Weather report: Heat intensifying in the Corn Belt

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In the West, sunny skies are favoring cotton and rice development in California and Arizona. Northwestern winter wheat is benefiting from additional rainfall, while showers are aiding wildfire containment in the Rockies.

On the Plains, a weak frontal boundary is separating blistering heat (100-110°F, locally higher) across the southern half of the region from cooler conditions over the northern Plains. Showers are developing along the front in Nebraska and South Dakota, but much more rain is needed for pastures and summer crops.

In the Corn Belt, intensifying heat and dryness are elevating concern for corn and soybeans over the central Mississippi and Ohio Valleys. As of June 26, approximately 49 percent of the nations’ corn and 50 percent of the soybeans are now under varying degrees drought. Extreme heat (100°F or greater) and gusty winds are rapidly depleting already-bleak soil moisture supplies and causing high levels of stress on reproductive corn, soybeans, and other summer crops across Missouri and southern portions of the Ohio Valley. In contrast, much-needed showers are falling in the western Corn Belt, where crop prospects remain generally favorable.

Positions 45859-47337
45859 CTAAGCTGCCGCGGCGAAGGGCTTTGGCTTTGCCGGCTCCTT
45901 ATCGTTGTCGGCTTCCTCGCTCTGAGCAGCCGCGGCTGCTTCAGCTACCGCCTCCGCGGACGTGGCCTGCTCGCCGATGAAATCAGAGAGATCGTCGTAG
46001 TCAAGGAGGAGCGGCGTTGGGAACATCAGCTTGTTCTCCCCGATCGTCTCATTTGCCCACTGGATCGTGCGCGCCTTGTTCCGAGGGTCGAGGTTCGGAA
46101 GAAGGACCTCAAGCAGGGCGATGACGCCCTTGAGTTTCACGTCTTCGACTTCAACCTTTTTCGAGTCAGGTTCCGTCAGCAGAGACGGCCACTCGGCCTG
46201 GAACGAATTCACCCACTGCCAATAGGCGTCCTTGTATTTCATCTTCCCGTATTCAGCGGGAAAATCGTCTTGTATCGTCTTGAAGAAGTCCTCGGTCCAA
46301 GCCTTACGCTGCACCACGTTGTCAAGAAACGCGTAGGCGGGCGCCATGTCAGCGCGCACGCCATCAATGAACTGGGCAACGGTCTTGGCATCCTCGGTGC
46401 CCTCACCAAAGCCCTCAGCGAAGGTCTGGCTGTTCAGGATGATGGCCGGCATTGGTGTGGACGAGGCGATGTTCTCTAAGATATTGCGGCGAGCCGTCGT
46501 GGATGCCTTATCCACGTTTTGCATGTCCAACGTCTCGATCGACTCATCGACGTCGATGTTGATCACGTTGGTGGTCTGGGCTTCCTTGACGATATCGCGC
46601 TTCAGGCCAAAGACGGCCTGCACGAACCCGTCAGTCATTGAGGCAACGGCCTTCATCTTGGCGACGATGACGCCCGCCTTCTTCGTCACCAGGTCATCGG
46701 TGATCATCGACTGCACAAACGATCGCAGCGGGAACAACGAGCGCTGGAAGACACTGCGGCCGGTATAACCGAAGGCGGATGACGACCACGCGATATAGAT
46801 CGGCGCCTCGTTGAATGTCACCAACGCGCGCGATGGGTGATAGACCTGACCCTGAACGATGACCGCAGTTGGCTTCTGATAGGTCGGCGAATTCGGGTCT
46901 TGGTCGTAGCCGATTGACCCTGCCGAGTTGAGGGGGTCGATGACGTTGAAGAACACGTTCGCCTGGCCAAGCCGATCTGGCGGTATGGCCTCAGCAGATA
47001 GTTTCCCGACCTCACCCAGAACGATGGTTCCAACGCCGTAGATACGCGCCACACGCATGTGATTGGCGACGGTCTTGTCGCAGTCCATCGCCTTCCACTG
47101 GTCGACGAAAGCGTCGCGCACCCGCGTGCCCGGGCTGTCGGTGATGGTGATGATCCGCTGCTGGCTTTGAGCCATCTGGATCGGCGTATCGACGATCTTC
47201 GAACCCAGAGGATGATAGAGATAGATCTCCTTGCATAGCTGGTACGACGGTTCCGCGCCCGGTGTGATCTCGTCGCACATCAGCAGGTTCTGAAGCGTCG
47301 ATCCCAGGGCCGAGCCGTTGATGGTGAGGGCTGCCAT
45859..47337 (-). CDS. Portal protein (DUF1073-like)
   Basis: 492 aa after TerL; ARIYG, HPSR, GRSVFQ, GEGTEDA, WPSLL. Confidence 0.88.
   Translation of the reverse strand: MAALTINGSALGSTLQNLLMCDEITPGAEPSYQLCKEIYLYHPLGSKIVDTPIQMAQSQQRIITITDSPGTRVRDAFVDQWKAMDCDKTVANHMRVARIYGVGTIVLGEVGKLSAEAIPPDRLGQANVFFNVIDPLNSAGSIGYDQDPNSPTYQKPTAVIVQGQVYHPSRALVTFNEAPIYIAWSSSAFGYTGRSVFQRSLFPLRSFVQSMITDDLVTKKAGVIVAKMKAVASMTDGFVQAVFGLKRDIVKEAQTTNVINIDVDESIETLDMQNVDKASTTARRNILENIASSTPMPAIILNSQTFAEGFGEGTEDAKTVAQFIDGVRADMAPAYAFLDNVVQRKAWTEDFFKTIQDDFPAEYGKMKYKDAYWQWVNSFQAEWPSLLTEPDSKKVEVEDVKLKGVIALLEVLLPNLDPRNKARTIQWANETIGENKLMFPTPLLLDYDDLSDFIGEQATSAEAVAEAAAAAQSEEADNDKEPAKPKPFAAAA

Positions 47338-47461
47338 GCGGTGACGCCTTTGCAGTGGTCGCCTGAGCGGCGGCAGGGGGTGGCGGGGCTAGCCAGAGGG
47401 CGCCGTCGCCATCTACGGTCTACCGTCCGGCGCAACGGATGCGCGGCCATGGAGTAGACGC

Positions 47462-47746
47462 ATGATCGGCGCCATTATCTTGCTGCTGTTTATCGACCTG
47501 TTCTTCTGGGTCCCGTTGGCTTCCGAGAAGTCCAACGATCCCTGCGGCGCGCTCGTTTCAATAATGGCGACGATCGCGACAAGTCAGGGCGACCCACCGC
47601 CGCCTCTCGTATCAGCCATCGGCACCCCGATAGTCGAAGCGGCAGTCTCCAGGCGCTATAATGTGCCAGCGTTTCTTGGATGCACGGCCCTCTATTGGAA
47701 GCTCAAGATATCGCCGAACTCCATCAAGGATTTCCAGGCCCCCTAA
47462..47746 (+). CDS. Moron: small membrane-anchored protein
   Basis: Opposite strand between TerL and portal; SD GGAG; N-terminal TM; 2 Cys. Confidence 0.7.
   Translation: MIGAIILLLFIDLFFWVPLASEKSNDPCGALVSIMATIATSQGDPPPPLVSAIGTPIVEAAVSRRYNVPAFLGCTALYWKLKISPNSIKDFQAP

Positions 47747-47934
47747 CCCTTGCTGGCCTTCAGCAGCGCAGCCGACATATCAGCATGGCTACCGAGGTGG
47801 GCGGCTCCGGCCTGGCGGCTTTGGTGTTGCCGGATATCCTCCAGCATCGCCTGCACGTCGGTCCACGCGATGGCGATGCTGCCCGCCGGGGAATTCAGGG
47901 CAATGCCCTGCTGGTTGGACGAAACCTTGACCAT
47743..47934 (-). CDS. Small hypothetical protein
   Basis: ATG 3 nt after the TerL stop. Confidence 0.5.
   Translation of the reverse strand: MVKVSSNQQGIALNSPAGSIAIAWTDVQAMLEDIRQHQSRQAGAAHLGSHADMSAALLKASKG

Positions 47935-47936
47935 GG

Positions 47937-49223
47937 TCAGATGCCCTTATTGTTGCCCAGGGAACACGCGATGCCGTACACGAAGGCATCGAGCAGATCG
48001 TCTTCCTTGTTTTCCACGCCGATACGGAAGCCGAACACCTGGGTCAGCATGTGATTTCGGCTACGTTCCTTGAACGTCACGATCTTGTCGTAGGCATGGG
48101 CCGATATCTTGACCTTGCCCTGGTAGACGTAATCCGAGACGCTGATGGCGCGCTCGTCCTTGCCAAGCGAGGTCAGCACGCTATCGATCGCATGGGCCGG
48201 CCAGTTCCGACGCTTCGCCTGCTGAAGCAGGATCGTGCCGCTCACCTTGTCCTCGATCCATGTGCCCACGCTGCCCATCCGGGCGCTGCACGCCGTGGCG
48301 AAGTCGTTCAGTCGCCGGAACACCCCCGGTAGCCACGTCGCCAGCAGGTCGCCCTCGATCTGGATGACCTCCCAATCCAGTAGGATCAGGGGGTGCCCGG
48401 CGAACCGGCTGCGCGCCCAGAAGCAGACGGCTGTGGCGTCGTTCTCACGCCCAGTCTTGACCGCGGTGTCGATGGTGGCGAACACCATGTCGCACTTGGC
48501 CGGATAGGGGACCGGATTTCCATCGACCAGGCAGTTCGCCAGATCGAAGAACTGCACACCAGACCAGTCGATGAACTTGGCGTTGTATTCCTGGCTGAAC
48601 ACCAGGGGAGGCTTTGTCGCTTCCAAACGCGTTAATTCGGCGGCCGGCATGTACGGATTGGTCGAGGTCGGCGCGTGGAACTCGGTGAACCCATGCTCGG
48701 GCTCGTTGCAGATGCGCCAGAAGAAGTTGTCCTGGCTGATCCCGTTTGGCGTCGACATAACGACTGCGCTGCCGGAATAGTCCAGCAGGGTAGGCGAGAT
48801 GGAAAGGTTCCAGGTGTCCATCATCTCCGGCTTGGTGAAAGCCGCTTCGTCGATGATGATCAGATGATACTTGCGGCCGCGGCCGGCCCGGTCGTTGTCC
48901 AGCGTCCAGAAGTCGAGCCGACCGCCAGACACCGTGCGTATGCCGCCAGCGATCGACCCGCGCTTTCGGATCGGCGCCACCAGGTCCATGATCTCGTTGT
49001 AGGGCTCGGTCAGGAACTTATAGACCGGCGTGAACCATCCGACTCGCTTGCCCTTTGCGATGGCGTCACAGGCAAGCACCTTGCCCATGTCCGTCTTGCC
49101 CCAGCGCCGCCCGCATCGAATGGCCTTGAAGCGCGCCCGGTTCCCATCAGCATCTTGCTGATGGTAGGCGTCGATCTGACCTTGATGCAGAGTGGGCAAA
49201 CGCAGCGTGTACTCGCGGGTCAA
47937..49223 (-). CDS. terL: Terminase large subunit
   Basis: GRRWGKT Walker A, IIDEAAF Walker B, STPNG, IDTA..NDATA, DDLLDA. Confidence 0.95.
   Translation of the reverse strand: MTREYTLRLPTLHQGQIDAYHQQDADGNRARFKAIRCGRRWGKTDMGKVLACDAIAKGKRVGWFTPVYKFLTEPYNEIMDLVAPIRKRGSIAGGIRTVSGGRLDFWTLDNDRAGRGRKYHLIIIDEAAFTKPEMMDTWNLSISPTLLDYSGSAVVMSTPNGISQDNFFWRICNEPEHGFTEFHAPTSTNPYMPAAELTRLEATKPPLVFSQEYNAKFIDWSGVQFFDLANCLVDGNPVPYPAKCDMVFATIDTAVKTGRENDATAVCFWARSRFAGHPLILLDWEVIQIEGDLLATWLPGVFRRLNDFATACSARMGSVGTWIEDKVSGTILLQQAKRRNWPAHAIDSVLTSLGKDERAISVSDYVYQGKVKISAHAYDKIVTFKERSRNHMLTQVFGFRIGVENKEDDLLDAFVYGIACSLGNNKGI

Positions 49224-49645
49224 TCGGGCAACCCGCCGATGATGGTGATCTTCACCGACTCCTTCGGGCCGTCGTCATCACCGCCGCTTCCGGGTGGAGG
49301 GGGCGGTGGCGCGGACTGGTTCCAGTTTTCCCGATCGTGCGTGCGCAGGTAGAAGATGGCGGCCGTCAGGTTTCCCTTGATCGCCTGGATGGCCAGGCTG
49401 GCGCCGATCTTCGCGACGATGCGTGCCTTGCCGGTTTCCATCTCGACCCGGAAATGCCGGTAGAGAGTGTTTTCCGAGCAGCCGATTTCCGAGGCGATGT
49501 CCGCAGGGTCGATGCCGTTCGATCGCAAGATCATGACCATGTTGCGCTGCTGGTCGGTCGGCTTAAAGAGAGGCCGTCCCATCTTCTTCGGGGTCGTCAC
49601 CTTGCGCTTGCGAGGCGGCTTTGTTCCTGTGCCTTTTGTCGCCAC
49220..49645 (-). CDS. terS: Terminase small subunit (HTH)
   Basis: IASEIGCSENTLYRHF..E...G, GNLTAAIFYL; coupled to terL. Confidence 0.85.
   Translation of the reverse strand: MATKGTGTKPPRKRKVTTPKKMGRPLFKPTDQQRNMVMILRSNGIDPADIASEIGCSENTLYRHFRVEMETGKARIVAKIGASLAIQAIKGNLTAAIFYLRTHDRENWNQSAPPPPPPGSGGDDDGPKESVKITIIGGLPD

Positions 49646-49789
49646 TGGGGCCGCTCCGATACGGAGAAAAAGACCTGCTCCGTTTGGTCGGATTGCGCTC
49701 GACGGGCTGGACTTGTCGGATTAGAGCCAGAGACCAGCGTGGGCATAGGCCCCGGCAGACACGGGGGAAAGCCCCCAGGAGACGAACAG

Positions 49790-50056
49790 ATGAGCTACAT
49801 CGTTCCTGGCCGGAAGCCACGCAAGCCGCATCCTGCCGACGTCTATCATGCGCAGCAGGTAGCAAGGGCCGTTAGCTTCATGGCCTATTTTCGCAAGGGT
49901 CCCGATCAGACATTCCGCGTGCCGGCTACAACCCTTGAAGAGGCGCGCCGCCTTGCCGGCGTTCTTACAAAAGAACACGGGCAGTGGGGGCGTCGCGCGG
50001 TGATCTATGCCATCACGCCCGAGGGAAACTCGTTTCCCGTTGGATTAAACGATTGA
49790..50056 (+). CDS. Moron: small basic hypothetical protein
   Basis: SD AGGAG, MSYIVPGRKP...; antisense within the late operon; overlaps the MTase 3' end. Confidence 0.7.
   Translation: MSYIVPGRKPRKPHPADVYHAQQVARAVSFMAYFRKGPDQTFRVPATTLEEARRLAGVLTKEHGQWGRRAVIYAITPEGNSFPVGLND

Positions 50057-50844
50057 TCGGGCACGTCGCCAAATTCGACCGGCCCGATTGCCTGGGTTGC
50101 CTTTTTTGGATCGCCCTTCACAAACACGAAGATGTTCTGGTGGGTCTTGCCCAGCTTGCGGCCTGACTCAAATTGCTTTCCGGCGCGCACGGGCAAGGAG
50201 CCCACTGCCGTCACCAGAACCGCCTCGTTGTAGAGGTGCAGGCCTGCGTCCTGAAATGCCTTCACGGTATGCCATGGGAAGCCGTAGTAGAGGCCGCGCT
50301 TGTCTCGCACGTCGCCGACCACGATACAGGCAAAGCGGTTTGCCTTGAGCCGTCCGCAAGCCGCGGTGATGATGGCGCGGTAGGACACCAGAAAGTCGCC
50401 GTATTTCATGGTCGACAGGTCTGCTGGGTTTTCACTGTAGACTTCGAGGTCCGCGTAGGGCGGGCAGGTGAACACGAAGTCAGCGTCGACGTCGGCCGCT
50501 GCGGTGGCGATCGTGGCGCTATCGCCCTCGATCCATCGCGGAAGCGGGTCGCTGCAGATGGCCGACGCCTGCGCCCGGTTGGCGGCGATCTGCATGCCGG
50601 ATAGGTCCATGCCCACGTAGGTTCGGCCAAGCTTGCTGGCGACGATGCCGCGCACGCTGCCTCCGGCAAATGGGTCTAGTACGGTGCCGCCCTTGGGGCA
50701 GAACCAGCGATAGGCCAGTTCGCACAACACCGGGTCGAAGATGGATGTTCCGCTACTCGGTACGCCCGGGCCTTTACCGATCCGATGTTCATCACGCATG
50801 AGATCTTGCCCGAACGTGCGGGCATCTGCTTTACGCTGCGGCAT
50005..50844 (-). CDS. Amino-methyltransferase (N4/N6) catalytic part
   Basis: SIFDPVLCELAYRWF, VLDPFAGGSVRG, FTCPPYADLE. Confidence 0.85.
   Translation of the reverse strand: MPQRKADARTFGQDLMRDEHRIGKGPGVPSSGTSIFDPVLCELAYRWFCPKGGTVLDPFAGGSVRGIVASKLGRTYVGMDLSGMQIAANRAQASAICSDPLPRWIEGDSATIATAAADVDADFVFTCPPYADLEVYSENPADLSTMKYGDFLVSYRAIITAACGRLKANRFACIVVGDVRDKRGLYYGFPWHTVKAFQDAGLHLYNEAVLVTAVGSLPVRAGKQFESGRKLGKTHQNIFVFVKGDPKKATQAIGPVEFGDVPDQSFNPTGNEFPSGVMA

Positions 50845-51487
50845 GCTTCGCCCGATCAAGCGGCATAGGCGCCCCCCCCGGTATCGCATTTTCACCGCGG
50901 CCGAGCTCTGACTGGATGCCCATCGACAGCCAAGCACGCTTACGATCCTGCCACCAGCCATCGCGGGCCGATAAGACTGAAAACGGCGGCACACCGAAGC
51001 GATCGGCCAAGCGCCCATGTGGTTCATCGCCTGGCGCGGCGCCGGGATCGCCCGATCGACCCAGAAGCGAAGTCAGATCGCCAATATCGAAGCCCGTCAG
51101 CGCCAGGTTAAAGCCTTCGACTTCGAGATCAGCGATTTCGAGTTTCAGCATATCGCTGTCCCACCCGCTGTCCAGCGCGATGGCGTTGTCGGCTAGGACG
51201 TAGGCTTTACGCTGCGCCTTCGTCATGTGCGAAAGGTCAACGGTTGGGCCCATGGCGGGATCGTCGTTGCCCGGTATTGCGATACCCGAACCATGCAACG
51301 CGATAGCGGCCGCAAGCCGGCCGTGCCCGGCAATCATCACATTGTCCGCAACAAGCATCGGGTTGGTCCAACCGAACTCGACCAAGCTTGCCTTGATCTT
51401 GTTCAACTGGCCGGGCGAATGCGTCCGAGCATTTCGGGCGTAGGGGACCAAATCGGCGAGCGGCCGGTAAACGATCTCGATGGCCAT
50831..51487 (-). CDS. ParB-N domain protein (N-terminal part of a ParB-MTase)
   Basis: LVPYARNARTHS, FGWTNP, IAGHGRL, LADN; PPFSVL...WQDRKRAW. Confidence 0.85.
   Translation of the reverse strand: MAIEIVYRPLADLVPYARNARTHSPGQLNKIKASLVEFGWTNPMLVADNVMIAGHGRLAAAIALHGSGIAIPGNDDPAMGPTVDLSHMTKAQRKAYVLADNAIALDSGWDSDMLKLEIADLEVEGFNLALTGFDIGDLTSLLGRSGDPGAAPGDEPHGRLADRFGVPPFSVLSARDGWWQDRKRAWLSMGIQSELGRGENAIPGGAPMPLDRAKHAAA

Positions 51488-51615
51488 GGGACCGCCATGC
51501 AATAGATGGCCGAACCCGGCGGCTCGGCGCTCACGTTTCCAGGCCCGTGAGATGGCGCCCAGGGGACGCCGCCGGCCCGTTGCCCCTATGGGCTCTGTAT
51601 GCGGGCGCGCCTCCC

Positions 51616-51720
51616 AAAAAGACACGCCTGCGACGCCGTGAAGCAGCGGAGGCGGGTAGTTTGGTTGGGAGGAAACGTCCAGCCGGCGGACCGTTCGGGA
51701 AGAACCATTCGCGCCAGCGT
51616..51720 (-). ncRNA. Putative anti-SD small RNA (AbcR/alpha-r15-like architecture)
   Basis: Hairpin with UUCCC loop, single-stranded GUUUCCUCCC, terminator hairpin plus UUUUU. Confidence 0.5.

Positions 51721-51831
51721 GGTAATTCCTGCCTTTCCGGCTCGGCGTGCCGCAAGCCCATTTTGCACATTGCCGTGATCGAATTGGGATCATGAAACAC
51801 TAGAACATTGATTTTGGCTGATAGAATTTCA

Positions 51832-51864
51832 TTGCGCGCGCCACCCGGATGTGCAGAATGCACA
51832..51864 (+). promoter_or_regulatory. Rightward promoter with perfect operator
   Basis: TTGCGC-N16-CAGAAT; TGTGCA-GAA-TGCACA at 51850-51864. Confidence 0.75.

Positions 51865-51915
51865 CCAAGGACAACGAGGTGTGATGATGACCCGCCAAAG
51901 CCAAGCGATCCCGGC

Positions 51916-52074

In the South, dry, hot weather is accelerating crop development but exacerbating drought in the Southeast and northern Delta. Flood recovery efforts continue in northern Florida following recent excessive rainfall.

Outlook: A weak frontal boundary will generate showers and thunderstorms from the north-central Plains into the central Corn Belt and Mid-Atlantic States. South of the front, dry, hot weather (highs approaching or exceeding 100°F) will persist from the southern Plains to the central and southern Atlantic Coast, including the southern Corn Belt. North of the front, somewhat cooler conditions will prevail, particularly across the Great Lakes and upper Midwest. Farther west, monsoon showers and thunderstorms will dot the Four Corners, while a cold front will bring light rain to the Northwest; the remainder of the western U.S. will remain dry. The NWS 6- to 10-day outlook for July 4-8 calls for warmer- and drier-than-normal weather across much of the nation. Cooler-than-normal conditions will be confined to the Pacific Coast States, Southwest, and southern Florida, while chances for abovenormal precipitation will be greatest in the Southwest and the Great Lakes Region.


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